You had your interview, and the way it ended left you hopeful. Now comes what is often the most agonizing part of the job hunt: waiting for the hiring manager to call. But you still have some control over the process. Experts offer the following advice on maximizing your chances for success:
Send Thank-You Notes
Don't stress too much over whether your interview thank-you letter is emailed or handwritten. The most important thing is to send it.
"Even if you think you've got it in the bag, there are people who expect that letter," says Laura DeCarlo, president of Career Directors International, a global professional association of resume writers and career coaches.
The kind of note to send depends on the situation. Peggy McKee, founder of Career Confidential, prefers thank-you emails sent within a day of the interview. "A quick follow-up indicates interest," McKee says.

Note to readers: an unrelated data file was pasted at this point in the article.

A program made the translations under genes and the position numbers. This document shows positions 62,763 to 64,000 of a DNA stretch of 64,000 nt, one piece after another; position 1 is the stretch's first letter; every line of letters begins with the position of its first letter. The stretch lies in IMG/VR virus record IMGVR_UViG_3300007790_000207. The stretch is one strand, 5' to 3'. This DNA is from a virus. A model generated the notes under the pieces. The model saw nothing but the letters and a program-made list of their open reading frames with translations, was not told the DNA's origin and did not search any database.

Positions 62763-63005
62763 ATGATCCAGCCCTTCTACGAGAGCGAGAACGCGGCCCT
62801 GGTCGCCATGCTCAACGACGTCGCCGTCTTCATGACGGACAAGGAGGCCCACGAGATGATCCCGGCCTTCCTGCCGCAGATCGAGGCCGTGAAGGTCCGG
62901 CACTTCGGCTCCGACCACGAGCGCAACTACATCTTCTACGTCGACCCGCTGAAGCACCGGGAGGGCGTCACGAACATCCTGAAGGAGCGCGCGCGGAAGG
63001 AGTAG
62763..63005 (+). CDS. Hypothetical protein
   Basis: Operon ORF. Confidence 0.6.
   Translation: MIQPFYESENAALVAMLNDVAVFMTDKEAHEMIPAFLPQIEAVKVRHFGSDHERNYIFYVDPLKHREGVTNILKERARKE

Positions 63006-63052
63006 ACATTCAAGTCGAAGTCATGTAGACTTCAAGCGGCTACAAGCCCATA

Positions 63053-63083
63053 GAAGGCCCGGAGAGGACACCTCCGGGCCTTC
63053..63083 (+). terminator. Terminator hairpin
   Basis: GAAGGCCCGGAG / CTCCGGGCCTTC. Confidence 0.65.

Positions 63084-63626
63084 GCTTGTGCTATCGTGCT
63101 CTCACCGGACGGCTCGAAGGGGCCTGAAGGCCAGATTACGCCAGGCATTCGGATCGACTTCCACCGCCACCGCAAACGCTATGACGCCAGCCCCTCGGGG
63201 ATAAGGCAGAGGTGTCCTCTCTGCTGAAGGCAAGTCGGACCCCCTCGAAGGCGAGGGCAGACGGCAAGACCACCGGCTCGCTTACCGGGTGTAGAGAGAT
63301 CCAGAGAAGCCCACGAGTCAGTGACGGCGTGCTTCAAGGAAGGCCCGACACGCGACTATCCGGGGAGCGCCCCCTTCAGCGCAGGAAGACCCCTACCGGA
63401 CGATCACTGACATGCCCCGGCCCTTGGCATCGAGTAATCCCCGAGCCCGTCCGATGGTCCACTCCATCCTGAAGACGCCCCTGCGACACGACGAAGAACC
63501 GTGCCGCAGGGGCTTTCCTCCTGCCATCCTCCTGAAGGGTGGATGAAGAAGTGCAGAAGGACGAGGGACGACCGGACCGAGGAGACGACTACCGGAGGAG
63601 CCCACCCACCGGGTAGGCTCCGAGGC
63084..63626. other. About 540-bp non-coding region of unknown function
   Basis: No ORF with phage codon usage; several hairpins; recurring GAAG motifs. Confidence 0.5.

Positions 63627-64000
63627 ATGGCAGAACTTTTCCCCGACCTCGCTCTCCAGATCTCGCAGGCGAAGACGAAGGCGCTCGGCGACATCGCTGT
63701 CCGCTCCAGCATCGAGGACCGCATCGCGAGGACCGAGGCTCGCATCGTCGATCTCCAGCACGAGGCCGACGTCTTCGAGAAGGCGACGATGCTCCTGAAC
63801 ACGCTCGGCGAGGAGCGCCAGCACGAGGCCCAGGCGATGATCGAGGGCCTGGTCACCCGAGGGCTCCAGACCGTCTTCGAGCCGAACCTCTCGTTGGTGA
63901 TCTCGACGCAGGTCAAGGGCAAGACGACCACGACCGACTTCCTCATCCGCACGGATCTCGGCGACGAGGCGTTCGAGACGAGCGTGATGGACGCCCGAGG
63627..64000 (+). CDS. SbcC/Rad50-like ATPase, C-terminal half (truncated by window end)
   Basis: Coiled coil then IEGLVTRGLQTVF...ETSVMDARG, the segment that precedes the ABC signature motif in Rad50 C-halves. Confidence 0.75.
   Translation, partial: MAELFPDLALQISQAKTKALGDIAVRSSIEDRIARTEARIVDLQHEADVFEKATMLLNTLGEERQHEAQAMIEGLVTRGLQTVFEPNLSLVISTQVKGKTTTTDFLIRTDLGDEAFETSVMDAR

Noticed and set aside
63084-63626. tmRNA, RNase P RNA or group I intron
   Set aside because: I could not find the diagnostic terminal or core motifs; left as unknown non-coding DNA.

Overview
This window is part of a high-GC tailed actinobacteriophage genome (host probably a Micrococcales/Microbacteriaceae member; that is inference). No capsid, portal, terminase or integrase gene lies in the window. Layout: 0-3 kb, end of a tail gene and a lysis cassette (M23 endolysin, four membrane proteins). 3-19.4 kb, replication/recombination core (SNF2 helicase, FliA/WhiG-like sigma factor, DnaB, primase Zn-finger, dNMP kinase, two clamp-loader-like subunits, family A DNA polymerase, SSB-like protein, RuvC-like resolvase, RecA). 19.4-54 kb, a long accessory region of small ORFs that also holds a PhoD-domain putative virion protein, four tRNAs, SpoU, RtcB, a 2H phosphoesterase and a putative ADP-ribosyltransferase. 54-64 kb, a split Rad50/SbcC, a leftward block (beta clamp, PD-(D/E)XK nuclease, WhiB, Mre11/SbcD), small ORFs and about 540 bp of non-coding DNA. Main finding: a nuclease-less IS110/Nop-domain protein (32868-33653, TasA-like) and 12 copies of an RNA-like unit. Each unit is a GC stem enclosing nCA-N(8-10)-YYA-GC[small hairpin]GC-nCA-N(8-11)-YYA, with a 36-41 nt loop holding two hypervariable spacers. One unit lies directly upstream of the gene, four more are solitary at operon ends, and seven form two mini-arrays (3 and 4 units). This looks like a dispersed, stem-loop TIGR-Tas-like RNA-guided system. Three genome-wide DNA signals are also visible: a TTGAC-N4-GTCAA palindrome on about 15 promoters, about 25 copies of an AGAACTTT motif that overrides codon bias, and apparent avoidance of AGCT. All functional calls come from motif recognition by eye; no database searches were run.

But consider the company culture when following up. Sometimes a mailed letter will be more appropriate -- for instance, if the company is an old-fashioned, traditional one. But if you're applying for something like a social media marketing position, then email your follow-up note.
Your post-interview thank-you letter should be "a typical sales letter" with three parts, DeCarlo says: Thank the interviewer. Reiterate why you're a good fit. Close by saying you're looking forward to the next step. Even if you send the note by mail, you may prefer to type it so you have room to make your case.
Break Through the Silence
The interviewer said she'd let you know by Tuesday if you made it to the next round of interviews. It's now Thursday, and you haven't heard anything. What's going on? It's possible you didn't make the cut. But it's equally likely that the interviewer just got busy.